Page 1, A realization of the emptiness of human\'s lives is stirred by the sight of a sleeping spider.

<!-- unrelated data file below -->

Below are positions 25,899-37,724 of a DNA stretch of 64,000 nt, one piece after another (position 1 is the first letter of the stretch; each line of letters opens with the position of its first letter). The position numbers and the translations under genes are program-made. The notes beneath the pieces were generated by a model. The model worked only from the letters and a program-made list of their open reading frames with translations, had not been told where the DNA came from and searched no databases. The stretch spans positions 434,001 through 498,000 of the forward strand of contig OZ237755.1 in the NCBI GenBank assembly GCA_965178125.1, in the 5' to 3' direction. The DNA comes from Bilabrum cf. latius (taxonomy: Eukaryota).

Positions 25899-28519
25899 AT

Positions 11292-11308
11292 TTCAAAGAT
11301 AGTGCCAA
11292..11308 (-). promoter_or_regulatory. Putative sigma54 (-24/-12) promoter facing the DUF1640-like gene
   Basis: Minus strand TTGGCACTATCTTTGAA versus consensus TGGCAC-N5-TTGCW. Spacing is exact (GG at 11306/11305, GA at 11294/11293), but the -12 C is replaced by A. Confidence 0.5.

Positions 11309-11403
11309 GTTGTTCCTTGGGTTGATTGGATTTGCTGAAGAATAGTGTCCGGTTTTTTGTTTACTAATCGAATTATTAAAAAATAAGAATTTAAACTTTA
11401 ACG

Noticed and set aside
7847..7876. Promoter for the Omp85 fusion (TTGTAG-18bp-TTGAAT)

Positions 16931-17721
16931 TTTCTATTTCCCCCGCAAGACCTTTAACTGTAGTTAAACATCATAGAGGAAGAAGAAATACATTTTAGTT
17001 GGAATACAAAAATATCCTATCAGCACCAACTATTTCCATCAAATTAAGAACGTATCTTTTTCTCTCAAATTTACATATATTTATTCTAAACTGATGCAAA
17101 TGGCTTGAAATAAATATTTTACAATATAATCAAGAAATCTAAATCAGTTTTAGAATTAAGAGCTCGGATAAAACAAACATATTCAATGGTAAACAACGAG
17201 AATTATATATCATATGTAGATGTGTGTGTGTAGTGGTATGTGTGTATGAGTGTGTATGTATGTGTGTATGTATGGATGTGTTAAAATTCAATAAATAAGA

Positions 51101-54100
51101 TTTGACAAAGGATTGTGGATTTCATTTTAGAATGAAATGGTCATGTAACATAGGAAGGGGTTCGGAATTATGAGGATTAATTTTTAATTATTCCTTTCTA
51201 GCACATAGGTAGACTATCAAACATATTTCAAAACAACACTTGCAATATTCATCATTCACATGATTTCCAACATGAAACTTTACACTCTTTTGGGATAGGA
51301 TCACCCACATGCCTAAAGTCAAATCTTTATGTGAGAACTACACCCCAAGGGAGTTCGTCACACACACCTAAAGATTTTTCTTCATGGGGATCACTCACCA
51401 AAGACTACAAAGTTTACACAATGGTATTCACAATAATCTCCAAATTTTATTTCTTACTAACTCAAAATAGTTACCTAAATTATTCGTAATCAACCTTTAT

It was only a few nights ago that I went out into my cement yard at night. The water in the pool hardly reflected the little light that shone down from the moon, but the solar lights in the garden illuminated a sight I had never imagined could be so perfect. Between a wilted rose bush and a stray grape vine, was a web spun so perfectly, it seemed as if it was designed and planned and executed by a human. It sat perfectly in front of the solar light, as if a person had put their bed directly under a window. It was perfectly symmetrical, perfectly translucent and perfectly clean. And the spider sat perfectly in the center of the web, where all the silk threads met. The light shone through the spider so that he looked like a membrane and so that I could see all his hairs, glowing like a paranormal phenomenon. I couldn’t walk away from this image of the sleeping spider on the perfect web, I was transfixed. So I sat there for a while, watching the motionless scene as if it were an intricate movie waiting to be unraveled. Sitting there, watching the illuminated bed, I realized that nothing a person could create in the circumstances that this spider had could be so beautiful. A person could not wake up one morning, grab a rope, and by sundown be suspended safely in a glowing cradle. Everything we create, we plan for. Every impulse we have, from a very young age, is eradicated from our list of actions. Yet, this spider sits, quaint and awful, but free and happy. And we sit, obligated and wonderful, asking our selves when it will be our turn to spin our own webs. At this moment, with my eyes transfixed on the magnified light from the spider’s silk, I realized that whatever we may think, however we may act, we are not the superior race. We walk the earth from top to bottom and everywhere in between. We have even walked on extra terrestrial land, but we still cannot beat the magnificent power of any given animal. We watch with our minds and not with our instincts, and this makes us not alive, but human. For if we really lived, we would be walking until we fell asleep. We would be smelling the plants and drinking from rivers. We would crack acorns with stones and weave clothes out of hide. Who does this today? Nobody I know, probably no body you know. There is, I am sure, some family of lives out there in the Amazon or another tropical place, who does live in this way. And they truly do live. But you and I sit here, writing and reading, laughing and dreaming, sleeping and learning, and we do not live, because to live is to truly experience independence, to know one’s self before you know how to crawl. Today there are people who will die soon, people old and people young, people with experiences that could fill a thousand pages, but they don’t know themselves. They still fall asleep asking god to tell them what to do. And outside their door is a spider spinning a translucent web, who does not ask questions, who does not do what he is told, who does not live in a wooden house and who does not wear fabric clothes. This spider, though, is happy because this spider is alive within himself, he can do what he wants when he wants. He eats when he can, he sleeps when he’s tired, and he creates something so spectacular that the mind of an unliving like myself can’t even absorb it in one night. So I come back the next night to see the spider sleeping in the same spot, the very center of the web. But the third night I come to try and tell the spider I admire him, he is gone. And the web is gone. And there is no trace of him. And I realize that he was bored with this spot so he left, simple as that. He just wanted to. So what do I want to do just to do? One of the few questions I still can’t answer.
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